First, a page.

Impatient with a lack of action by a federal agency in preserving an endangered insect, an environmental group sued last month to spur the U.S. Fish and Wildlife Service to move forward with promised protections.
The insect in question is the Miami tiger beetle, a rare species found in a specific area in Miami-Dade, the Richmond Pine Rocklands, surrounding Zoo Miami and found between SW 137th and 117th Avenues.
Since 2007, the rocklands have been only one of two major habitats for the beetle. Following its rediscovery, both the beetle and its habitat have come under threat from development. The U.S. Fish and Wildlife Service declared the beetle endangered in 2016 and finally proposed the land be considered a “critical habitat” but it has yet to take any further action.
Despite the Service’s change in the beetle’s conservation status, much of its habitat is available for development, environmental organizations say.
“The biggest challenges to preserving the Miami tiger beetle are the looming threats of sea-level rise and development within Miami-Dade County,” said Ragan Whitlock, an attorney for the Center for Biological Diversity. The Center has been at the head of the movement towards the preservation of the beetle since 2014 when it filed an initial petition to list it as an endangered species.
Also involved in the suit: Dennis Olle, president of the Miami Blue chapter of the North America Butterfly Association, as well as Lauren Jonatis, president of the Tropical Audubon Society.
The Fish and Wildlife Service declined to comment on the lawsuit. A spokesperson said the agency could not discuss pending litigation.
According to Whitlock, the Service, by failing to provide any further protection for the beetle, is in violation of the federal Endangered Species Act. The Service missed its own deadlines to declare it endangered as well as the rocklands as a critical habitat following its 2017 proposal, the lawsuit says.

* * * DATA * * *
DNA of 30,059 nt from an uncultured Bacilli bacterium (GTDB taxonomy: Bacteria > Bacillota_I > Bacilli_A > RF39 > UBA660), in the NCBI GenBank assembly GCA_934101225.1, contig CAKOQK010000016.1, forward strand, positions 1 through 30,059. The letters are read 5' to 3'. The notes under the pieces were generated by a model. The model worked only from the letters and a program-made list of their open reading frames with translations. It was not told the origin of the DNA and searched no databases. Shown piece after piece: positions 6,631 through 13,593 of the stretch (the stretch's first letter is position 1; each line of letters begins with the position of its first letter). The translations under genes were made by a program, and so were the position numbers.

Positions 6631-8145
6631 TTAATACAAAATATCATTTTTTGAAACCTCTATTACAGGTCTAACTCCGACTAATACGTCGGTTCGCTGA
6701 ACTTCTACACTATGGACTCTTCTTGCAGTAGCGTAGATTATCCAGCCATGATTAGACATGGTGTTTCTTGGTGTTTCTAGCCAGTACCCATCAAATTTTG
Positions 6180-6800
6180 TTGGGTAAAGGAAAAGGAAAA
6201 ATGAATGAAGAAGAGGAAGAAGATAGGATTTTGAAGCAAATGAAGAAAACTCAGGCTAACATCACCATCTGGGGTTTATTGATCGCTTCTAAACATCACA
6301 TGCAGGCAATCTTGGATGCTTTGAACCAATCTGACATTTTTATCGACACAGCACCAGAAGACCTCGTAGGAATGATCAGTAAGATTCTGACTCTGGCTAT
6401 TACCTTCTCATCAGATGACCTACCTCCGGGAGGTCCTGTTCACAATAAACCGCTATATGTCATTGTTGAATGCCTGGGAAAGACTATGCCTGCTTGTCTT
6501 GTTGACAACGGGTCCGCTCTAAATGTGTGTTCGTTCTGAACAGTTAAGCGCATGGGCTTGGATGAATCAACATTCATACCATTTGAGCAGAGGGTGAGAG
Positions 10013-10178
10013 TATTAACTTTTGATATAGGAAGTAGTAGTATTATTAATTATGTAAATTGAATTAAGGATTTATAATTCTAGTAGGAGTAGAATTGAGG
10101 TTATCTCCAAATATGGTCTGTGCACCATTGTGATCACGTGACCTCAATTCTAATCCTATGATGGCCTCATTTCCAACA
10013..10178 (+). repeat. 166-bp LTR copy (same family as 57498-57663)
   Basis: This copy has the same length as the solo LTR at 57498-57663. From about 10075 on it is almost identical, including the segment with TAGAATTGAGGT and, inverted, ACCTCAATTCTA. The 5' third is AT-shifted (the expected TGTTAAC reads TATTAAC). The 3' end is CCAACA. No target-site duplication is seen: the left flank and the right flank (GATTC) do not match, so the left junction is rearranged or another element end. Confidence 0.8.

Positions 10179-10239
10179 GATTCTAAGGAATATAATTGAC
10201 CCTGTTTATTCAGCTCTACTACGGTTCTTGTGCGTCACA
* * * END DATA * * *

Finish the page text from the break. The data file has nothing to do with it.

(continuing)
“Our lawsuit is aimed to force the Service to quickly remedy these violations and provide the beetle with the life-sustaining protections it needs,” Whitlock said.
“I would say that it is very important that the lawsuit is successful for the conservation of the Miami tiger beetle…When the Service designates critical habitat, it will assist in the recovery of the species. It is unfortunate that we have to resort to litigation to force the Service to do its statutory duty,” said Jonatis.
While most of the habitat for the beetle remains undeveloped, a large portion has become home to a Walmart Supercenter, RaceTrac gas station and various restaurants. With the recent development of the Miami Wilds, a water park adjacent to Zoo Miami, the beetle now faces even greater threats.
Jonatis said designating a critical habitat can help preserve a species, but it is no guarantee.
“Yes, animals with federally protected critical habitat are more than twice as likely to be moving toward recovery than species without it,” she said.
“We plan to stay continuously involved with the Miami tiger beetle’s recovery efforts. While we expect this lawsuit to be successful, the beetle will need continued support from conservationists across the state. Unfortunately, the beetle is reliant on an incredibly imperiled ecosystem and Miami-Dade County is developing at a rapid pace,” Whitlock said.